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The ACMG standards and guidelines were developed to help clinical laboratory geneticists provide a structured resource for clinical laboratories. Although there are many well-characterized recurrent copy number variations (CNVs) that are available in numerous public databases (DGV, ClinGen, OMIM, etc.), there are as many unique CNVs that require further investigation in determining their potential clinical significance. To promote consistency and reduce confusion among clinical labs in determining the clinical significance of CNVs, the American College of Medical Genetics and Genomics and the Association for Molecular Pathology (ACMG/AMP) published Technical Standards for the Interpretation and Reporting of Constitutional Copy-Number Variants (Riggs et al., 2019). These standards have been widely implemented by clinical labs around the world. However, the tools to calculate the ACMG scores for classification have still not been widely integrated with CNV analysis software and analysts are left to use web-based or separate in-house calculators to score the variant.

The most recent version of NxClinical, the leading CNV analysis software for clinical cytogenetics and molecular labs, now includes an integrated ACMG guidelines scoreboard feature. This feature automatically calculates the score for many of the evidence categories described by the ACMG standards.

ACMG scoreboard in NxClinical

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The ACMG guidelines scores for each section are displayed at the bottom of the variant details tab. The scores for each section are added together resulting in the final overall score and subsequent classification of the event.

The scoreboard is designed with the flexibility to manually add additional evidence score(s) and modify the scores for each evidence category using professional expertise to arrive at a final interpretation. Additionally, there is a notes section for each evidence category where the analyst can input text with regards to why that score was entered. Overall, the feature provides a formal reasoning structure that standardizes CNV event classification and ultimately helps reduce errors in classifying events by eliminating the need to use external tools.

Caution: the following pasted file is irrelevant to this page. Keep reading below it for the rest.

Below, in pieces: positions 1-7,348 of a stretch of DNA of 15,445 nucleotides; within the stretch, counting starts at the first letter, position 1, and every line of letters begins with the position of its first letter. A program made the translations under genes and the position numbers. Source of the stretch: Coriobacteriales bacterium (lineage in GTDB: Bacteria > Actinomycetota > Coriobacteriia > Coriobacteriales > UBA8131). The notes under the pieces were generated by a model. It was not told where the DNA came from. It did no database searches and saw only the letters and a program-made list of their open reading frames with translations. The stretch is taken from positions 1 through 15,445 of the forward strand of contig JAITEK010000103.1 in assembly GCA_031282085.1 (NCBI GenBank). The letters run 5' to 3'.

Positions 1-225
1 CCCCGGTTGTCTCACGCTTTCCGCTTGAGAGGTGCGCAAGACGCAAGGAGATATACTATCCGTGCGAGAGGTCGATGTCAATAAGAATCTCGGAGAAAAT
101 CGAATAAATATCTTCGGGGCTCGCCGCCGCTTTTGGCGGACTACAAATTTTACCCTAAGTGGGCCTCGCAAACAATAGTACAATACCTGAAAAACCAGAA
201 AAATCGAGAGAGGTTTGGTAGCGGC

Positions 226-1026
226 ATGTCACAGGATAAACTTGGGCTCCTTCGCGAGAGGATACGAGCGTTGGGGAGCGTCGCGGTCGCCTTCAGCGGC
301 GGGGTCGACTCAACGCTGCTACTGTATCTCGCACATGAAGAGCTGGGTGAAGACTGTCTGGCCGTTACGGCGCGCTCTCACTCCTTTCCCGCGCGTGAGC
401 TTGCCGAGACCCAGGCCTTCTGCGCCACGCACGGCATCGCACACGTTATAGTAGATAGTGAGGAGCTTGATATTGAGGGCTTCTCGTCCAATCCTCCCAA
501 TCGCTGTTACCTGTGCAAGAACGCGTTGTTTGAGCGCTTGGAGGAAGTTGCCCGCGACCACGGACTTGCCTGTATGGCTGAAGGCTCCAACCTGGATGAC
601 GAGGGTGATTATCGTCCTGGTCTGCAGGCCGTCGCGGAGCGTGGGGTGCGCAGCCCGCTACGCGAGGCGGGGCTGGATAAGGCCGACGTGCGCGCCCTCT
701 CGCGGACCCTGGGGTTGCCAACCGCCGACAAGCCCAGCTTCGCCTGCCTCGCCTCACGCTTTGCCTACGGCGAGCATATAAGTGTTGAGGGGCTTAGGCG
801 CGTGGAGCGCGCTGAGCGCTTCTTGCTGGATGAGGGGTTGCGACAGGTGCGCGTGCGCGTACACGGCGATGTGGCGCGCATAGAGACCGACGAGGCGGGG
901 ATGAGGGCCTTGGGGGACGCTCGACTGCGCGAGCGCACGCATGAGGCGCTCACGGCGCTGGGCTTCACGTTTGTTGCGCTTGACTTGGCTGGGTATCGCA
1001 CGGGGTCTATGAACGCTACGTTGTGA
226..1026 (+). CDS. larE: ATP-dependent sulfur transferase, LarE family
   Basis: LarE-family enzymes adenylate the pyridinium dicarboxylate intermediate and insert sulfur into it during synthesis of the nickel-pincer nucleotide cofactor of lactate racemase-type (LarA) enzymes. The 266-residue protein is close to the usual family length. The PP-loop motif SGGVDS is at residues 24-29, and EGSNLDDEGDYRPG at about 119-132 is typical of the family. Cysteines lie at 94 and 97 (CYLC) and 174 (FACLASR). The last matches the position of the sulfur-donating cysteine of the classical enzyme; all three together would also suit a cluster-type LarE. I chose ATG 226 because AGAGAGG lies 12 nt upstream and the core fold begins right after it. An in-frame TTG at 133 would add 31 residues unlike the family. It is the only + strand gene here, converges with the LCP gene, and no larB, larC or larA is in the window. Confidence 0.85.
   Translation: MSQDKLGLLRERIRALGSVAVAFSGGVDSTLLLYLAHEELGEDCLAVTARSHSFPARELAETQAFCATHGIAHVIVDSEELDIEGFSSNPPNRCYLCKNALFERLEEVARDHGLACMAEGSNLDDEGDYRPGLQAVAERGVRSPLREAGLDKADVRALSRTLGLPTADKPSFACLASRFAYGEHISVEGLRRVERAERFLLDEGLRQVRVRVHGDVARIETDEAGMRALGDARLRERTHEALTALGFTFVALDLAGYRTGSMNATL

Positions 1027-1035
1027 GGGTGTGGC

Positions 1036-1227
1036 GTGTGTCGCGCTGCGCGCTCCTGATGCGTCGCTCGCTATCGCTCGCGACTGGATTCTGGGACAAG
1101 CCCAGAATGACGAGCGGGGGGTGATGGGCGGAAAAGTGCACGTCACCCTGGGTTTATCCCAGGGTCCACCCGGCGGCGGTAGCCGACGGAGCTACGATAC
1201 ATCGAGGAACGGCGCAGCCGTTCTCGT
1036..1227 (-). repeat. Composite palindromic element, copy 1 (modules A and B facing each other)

expanded ACMG guidelines

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Partial view of the expanded ACMG guidelines sections where the scores can be manually modified and notes can be included by geneticists.

In addition to using the scoreboard as a stand-alone guideline, this new feature can be coupled with NxClinical's popular automated variant pre-classification decision tree to pre-classify events. This allows analysts to quickly sort through the events on the table and prioritize for review.

ACMG 2019 pre-classified events table

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Events table sorted by the classification column for pre-classified events using a decision tree based on the ACMG scoring guidelines. The pre-classification comments column provides additional information on the automated decision tree and the ACMG score.

In the end, the use of the ACMG guidelines scoreboard in the decision tree results in reduced time spent on interpreting each variant and more efficient overall sample analysis. To read more about this specific process view our poster from ASHG 2021 titled Automated Classification of Copy Number Variants Based on 2019 ACMG Standards. Alternatively, you can also watch this webinar presented by Amber Boys, Senior Medical Scientist at Victorian Clinical Genetics Services (VCGS), titled Rapid implementation of the latest technical standards with the NxClinical integrated ACMG scoreboard.

For existing customers who are interested in requesting this NxClinical feature upgrade please contact us. If you are not a current customer and would like to request a NxClinical demo to see the ACMG scoreboard in action please submit this form.


Riggs, E.R., Andersen, E.F., Cherry, A.M. et al. Technical standards for the interpretation and reporting of constitutional copy-number variants: a joint consensus recommendation of the American College of Medical Genetics and Genomics (ACMG) and the Clinical Genome Resource (ClinGen). Genet Med 22,245–257 (2020).